Black Rail

Laterallus jamaicensis




Rails, Gallinules and Coots (Rallidae)

Code 4


Code 6



Egg Color:

Pale pink to white with brown spots

Number of Eggs:

4 - 13

Incubation Days:


Egg Incubator:

Both sexes

Nest Location:

Hidden in grass or weeds.

Nest Material:

Woven, soft grass, sedges or other available vegetation.


Most migrate



Black Rail: Smallest North American rail, mostly dark gray or nearly black with white-speckled back, belly, and flanks. Nape and upper back are chestnut-brown. Eyes are red. Sexes are similar. Juvenile has brown to orange eyes.

Range and Habitat

Black Rail: Nests on marshes and open grasslands from southern New England along the Atlantic coast to the Gulf coast states and also the coast of California. Scattered distribution inland. Spends winters from the southern Atlantic coast states south to Central America. Preferred habitats include marshes, swamps, and wet meadows.

Breeding and Nesting

Black Rail: Four to thirteen brown-spotted, pale pink to white eggs are laid in a deep cup of finely woven soft grass, sedges, or other available vegetation. Nest is usually concealed in a clump of green grass, with grass arched over so it is hidden. Both parents incubate the eggs for about 28 days. Sometimes produces two broods per year.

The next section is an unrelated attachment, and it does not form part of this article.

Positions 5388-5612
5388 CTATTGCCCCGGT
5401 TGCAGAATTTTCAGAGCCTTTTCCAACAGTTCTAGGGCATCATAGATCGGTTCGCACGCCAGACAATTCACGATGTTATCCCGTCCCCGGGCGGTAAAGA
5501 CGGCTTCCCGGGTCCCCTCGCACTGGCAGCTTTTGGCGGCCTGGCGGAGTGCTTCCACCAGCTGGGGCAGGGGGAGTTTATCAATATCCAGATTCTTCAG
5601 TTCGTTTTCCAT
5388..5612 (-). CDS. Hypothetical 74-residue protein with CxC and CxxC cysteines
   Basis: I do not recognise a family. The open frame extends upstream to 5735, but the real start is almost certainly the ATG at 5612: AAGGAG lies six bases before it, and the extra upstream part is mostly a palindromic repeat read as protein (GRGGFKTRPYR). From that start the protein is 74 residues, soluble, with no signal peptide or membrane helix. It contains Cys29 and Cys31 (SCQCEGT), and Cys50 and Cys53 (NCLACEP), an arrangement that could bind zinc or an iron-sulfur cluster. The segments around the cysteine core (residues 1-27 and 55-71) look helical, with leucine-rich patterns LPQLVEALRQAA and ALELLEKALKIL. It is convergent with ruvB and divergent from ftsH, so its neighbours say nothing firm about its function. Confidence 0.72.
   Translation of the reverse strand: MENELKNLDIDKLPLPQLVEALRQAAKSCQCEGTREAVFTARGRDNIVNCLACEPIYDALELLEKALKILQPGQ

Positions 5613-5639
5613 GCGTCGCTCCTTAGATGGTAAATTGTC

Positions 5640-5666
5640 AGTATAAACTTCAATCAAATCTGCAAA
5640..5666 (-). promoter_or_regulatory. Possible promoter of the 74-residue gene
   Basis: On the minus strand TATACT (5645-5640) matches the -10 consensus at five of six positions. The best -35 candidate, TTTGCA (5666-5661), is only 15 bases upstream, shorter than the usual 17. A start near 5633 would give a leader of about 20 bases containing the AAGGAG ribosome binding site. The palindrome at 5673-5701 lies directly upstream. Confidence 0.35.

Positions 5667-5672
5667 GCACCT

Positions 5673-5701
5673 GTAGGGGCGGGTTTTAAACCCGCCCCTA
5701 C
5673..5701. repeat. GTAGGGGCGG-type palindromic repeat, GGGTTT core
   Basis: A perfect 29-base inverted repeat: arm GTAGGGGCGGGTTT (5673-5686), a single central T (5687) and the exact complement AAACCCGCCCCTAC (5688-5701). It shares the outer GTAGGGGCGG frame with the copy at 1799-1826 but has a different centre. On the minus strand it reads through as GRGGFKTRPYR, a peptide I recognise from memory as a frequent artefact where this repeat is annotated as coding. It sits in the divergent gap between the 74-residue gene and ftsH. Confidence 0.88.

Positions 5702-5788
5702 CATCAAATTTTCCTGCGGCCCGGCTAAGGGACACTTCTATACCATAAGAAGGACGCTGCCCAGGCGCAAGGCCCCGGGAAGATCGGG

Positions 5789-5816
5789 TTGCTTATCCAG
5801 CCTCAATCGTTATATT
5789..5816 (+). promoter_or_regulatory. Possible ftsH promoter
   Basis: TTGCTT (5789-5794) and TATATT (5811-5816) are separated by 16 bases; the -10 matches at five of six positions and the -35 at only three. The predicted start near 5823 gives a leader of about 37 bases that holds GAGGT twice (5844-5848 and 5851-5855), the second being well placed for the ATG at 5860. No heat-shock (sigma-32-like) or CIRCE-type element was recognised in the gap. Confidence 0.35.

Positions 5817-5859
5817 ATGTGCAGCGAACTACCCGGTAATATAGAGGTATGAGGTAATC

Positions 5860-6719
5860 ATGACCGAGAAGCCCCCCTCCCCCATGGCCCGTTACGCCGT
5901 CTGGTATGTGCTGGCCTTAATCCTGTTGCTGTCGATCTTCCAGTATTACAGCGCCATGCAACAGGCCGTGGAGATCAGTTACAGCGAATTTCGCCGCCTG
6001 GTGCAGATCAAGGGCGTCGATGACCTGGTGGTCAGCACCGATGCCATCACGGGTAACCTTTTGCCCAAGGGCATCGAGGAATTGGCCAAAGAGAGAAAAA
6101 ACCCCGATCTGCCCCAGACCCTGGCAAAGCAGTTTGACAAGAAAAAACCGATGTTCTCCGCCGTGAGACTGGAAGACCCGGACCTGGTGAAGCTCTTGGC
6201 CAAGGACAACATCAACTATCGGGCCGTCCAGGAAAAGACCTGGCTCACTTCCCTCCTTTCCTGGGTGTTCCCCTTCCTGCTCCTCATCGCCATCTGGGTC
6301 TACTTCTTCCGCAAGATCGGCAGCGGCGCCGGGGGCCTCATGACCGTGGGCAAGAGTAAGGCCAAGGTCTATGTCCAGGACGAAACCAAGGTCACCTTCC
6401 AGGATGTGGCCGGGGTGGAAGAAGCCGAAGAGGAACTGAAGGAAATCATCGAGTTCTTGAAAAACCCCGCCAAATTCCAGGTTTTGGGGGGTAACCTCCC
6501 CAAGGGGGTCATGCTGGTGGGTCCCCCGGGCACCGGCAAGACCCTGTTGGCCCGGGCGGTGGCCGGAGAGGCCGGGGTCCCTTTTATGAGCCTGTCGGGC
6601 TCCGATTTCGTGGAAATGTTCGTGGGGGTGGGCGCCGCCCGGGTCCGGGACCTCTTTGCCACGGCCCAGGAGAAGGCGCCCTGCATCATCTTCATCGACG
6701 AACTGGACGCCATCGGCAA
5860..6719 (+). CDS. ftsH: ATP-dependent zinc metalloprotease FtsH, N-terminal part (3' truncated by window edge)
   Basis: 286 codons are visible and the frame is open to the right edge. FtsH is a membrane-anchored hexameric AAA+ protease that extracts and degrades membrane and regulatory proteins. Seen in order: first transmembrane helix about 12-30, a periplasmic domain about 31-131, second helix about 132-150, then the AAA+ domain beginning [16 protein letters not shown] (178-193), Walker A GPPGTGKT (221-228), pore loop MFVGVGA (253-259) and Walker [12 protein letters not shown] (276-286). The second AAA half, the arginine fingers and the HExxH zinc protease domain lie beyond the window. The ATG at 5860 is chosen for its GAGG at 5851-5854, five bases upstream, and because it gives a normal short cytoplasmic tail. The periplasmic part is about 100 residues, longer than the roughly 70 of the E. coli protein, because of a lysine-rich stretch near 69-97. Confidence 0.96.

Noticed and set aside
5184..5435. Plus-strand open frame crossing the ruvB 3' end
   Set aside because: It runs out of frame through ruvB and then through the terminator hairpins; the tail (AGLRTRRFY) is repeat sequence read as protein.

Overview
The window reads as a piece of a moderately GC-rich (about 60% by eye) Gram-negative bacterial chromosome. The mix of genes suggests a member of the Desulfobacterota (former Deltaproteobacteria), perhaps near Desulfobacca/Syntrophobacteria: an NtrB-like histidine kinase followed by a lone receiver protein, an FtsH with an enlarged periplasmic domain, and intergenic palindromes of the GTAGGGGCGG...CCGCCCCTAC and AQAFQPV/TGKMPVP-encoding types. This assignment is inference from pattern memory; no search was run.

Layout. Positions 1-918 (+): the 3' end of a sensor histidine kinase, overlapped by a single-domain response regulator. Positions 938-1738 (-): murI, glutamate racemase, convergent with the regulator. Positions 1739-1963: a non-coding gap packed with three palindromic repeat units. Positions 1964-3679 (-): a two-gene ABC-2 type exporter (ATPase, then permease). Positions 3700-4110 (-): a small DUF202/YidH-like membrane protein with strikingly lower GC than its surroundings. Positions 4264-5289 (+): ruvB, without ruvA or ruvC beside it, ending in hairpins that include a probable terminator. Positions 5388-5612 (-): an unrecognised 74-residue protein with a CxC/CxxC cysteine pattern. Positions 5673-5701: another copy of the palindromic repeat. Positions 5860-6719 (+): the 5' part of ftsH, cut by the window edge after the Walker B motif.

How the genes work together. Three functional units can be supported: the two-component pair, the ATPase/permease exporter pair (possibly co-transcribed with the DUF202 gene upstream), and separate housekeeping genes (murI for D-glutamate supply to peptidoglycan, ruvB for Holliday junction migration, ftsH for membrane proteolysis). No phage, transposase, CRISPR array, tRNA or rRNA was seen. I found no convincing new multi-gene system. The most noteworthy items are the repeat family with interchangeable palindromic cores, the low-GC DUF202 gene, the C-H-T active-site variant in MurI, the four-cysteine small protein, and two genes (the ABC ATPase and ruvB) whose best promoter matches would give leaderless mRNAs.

Foraging and Feeding

Black Rail: Feeds on seeds of aquatic plants, grass, insects, and isopods (small crustaceans).


Black Rail: Usually silent, but during breeding season, male utters a repeated "kic-kee-doo" or "kic-kic-kerr."

Similar Species

Black Rail: Resembles chick of other rails, which lack white spots on upperparts and bars on flanks.

The ventral part of the bird, or the area between the flanks on each side and the crissum and breast. Flight muscles are located between the belly and the breast.
Also called the hindneck or collar, it is the back of the neck where the head joins the body.
Parts of a Standing bird X
Head Feathers and Markings X
Parts of a Flying bird X